An Interactive Digital Manual For Safety Around Conveyor Belts In Surface Mining

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Virginia Tech

Belt conveyor accidents are mainly attributed to negligence of safety procedures during maintenance work. Entanglement, falling from heights, & collapse of structure or loose materials are the main cause of accidents. While performing maintenance tasks such as cleaning, installation and repair, belt alignment and so on (Lucas et. al. 2007).

Current industry safety programs provide general guidelines for safety training, but do not require any specific training program structure (Shultz, 2002 and Shultz, 2003). For example MSHA (Mine Safety and Health Administration) only requires 24 hours of training. Typically this training is broken down into four hours of training before the employee starts work, the remaining 20 hours has to be performed within the first sixty days of work (Goldbeck, 2003). The information collected through site visits showed that in addition to completing MSHA safety training requirements companies try to reinforce safety issues through daily and weekly safety meetings on job sites. Due to lack of a required safety training structure, every company is independent in terms of their training format that they follow to train their new and experienced work force. As a result, safety engineers depend heavily on in-house safety programs (e.g. audio-video presentations) to deliver the required training hours specified by MSHA for miners.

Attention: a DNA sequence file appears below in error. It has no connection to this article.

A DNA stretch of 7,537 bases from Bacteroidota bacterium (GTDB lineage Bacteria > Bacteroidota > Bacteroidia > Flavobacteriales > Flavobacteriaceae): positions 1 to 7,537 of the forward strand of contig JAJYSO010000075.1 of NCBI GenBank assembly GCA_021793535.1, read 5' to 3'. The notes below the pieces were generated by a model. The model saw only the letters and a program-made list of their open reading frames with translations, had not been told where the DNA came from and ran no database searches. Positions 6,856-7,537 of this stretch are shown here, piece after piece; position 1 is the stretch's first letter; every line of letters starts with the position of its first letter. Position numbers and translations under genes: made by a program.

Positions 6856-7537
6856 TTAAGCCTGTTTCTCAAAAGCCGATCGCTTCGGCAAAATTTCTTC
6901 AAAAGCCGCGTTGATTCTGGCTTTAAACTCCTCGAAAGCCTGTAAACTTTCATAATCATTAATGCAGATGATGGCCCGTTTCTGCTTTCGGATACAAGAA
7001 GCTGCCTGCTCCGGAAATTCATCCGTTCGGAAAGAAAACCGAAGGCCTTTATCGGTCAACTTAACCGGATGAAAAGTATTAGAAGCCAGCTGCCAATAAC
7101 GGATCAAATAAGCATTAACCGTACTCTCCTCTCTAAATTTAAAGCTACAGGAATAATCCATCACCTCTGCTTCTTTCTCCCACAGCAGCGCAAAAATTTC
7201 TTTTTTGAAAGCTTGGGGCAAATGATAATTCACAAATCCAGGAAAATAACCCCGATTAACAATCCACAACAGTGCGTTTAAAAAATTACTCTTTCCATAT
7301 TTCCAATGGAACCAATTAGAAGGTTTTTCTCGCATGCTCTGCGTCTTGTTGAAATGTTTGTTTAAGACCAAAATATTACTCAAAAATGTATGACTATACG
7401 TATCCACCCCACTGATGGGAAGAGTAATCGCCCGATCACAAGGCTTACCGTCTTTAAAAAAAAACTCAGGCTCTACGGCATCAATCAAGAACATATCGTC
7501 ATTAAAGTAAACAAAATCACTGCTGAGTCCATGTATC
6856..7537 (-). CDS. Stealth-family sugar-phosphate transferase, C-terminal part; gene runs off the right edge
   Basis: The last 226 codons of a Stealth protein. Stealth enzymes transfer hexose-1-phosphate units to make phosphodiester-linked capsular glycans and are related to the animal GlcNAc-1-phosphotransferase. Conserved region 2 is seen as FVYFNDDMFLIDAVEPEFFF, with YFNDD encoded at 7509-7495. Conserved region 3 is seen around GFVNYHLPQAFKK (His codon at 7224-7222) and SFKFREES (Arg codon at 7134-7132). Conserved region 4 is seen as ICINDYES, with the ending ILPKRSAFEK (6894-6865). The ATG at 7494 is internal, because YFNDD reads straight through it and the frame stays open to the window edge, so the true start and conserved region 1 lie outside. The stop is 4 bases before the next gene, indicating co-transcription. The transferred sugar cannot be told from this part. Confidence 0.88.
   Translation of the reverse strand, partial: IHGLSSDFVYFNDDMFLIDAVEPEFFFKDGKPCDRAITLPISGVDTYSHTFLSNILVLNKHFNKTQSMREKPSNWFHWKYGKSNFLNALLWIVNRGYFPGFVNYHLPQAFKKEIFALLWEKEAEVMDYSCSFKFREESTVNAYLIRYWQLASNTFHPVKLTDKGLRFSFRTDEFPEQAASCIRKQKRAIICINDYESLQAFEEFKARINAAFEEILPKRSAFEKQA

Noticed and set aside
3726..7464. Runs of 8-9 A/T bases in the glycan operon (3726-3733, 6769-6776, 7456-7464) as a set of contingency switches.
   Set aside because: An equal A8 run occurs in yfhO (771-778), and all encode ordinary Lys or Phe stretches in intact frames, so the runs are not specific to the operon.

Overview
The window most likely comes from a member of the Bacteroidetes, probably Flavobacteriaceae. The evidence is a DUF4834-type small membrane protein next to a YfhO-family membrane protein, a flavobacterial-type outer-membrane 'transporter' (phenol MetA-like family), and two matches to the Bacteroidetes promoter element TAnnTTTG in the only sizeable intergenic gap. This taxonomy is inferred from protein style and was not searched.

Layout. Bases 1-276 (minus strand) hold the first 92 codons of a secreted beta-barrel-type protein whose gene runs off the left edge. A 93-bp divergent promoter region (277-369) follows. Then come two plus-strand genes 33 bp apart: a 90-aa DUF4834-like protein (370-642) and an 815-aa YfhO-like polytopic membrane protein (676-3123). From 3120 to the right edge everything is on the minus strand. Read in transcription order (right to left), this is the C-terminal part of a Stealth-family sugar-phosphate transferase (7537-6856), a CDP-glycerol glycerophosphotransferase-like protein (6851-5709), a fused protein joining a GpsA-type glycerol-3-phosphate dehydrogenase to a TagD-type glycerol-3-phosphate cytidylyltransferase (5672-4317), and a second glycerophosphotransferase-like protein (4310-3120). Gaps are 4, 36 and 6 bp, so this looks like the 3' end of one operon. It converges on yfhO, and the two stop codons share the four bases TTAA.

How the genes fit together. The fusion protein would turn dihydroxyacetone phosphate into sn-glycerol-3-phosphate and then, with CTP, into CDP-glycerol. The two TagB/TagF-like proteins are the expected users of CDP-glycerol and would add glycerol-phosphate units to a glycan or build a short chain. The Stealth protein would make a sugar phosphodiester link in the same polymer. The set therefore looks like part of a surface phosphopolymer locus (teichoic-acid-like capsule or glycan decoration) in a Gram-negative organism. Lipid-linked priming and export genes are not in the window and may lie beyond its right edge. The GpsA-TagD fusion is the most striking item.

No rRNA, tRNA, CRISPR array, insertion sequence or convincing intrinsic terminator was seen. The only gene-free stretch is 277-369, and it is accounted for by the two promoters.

Based on a review of current training methods this research identifies four problems; existing training methods to educate miners about dangers involved in conveyor belt environments are mainly passive, safety related information in scattered in various media such as images, videos, paper manuals, etc., access to information in current format is difficult, and updating information is difficult.

This research addressed these identified problems by devising a new approach of learning to augment existing methods of training and evaluate the potential of this concept as a safety-training tool. Research has shown that individuals have their own learning style in which they can increase their retention and stimulate their cognitive learning. The proposed work addresses issues relative to passive vs. active learning and classroom-based vs. self-paced training by developing and implementing an interactive multimedia-based safety-training tool called the Digital Safety Manual (DSM). After the DSM was developed it was put through a series of usability evaluation and subjective analysis to measure the potential of the concept. The evaluation and subjective analysis involved both the novice and expert users.

The results that were yield after the evaluations and subjective analysis shows that the DSM has more learning advantages than the typical training methods and it can be used as a supplementary training method to complement the current approaches of training.

cognitive learning, passive training, evaluation, feedback, Conveyor belt, safety, training, self-paced learning, multimedia, surface mining